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Food & Hunger

Wait, a country is actually burning hundreds of tons of perfectly good food?

Flickr: Kurman Communications, Inc.

Say you’re the leader of a country (one day maybe!). Your economy is weak and your people are suffering as a result. They start to worry about hunger, because your country’s past is riddled with periods of mass starvation.

What do you do?

Would you burn hundreds of tons of food, videotape it and then air it on national television, celebrating the act as heroic?

No, you obviously wouldn’t do that.

But that’s what Russia is doing, even if it sounds straight out of Orwell’s “1984." Russia has mandated that any food coming from certain countries has to be burned and videotaped with two impartial witnesses standing by.


Here’s the “rationale:”

Western countries imposed sanctions on Russia last year after the country belligerently inflamed a civil war in Ukraine. The sanctions mainly target financial institutions, corporations and figures close to the government.  

Russia responded by banning various food imports from these countries.

The Wall Street Journal has a great chart illustrating the countries affected.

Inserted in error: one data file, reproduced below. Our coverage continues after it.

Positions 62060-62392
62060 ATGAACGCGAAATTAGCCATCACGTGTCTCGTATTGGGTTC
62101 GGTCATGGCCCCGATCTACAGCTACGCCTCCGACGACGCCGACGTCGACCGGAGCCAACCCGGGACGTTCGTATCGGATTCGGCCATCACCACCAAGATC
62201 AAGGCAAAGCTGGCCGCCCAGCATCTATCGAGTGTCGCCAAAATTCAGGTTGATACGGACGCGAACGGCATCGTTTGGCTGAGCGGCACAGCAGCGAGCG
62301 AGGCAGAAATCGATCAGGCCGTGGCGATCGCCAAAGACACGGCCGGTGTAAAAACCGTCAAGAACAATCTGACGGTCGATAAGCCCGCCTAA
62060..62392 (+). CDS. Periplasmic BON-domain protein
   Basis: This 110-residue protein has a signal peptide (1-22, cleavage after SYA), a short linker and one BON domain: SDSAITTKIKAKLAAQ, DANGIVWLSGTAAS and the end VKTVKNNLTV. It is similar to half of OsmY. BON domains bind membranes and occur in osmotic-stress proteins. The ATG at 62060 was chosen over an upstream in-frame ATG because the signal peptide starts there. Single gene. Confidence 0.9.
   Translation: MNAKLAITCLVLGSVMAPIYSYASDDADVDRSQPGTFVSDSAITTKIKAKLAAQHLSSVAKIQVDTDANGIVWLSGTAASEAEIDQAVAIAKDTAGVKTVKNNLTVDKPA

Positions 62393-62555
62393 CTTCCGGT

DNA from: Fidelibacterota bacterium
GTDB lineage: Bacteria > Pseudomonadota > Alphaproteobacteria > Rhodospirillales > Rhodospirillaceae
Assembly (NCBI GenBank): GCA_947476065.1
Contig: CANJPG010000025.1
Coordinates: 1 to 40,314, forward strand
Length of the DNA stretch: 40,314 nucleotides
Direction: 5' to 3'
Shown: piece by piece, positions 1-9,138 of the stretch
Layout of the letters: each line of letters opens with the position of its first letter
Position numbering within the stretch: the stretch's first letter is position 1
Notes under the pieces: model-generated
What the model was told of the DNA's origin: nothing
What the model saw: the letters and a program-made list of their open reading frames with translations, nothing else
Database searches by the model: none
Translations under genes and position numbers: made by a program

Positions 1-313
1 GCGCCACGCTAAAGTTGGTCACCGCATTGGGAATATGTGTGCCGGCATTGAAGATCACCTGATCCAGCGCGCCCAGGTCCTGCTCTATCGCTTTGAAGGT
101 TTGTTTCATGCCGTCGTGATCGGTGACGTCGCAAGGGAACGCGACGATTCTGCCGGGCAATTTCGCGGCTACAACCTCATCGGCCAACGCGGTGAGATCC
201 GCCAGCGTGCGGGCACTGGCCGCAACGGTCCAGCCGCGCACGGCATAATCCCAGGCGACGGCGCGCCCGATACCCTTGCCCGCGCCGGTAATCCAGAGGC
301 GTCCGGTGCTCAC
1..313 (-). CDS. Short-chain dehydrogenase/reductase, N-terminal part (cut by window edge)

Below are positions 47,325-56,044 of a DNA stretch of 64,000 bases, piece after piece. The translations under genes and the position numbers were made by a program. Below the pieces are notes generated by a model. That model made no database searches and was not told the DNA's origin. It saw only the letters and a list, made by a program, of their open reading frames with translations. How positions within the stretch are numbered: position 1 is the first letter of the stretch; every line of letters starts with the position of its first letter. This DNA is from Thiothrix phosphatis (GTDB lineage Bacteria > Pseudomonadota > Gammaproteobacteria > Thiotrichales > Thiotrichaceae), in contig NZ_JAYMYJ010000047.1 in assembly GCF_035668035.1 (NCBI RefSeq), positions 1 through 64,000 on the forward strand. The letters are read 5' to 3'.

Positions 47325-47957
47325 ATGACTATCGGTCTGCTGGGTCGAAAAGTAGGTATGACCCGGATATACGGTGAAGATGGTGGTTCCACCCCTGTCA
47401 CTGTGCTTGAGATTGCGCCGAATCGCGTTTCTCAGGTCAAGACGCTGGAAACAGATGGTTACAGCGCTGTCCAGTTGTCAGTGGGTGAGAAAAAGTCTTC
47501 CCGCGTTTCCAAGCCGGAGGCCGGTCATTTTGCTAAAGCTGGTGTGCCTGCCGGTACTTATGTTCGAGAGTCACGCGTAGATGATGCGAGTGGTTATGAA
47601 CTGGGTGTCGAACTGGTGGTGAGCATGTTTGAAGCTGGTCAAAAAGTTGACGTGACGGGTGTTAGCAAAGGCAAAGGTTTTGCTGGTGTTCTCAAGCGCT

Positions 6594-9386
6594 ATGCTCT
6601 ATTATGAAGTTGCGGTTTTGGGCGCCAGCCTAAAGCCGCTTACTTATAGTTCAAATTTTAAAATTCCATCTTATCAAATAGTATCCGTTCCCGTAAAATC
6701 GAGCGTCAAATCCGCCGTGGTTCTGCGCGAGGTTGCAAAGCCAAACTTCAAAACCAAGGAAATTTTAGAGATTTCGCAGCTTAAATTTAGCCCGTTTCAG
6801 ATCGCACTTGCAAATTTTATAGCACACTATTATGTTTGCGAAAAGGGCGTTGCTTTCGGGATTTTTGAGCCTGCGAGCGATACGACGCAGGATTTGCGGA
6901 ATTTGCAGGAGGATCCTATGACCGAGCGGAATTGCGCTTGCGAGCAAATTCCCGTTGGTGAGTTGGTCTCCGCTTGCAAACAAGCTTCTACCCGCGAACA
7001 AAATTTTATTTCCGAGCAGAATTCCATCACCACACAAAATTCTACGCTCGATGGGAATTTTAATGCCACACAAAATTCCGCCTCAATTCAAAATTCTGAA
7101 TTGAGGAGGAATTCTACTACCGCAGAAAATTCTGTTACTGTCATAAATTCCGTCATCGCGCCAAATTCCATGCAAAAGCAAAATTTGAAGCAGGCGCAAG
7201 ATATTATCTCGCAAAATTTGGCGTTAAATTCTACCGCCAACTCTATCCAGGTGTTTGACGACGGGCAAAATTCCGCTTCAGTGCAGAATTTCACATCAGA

Basically, Norway, Spain, Germany, the US, France, Canada and several other countries can no longer export food to Russia.  

In 2013, Russia imported about $43 billion in food products. $9 billion of food would be covered in the ban.

As you would expect, this has caused food prices to climb. For instance, fish and seafood prices, foods that used to come in bulk from Norway, have risen 33 percent.

That’s a lot for ordinary people to handle, especially as the economy declines across the board.

Enterprising individuals have tried to get around this absurd ban by forging origin papers for shipments.

If discovered that the food is of illegal origin, it is seized and burned in the official, taunting manner--broadcast afterwards for all to see.

Recently, 114 tons of pork were incinerated.

Hundreds of thousands of Russians are demanding that the food be given at least to homeless shelters and other destitute places.  

But that has not happened yet and if food from the wrong place arrived in the country tomorrow it would probably be thrown into an incinerator.

As Masha Gessen for the New Yorker brilliantly wrote, “If the media succeeds in selling the idea of food incineration to the Russian public, that would mean that there is no idea too crazy, too frightening, or too disgusting for the Kremlin to make the law of the land.”

Quality food should never, under any circumstances, be destroyed. If you agree that people in harsh situations should not suffer from hunger then TAKE ACTION NOW by calling on members of the US congress to reform emergency food aid.* 

(*If you are reading this on a non-mobile device CLICK HERE to get full instructions on how to make this call).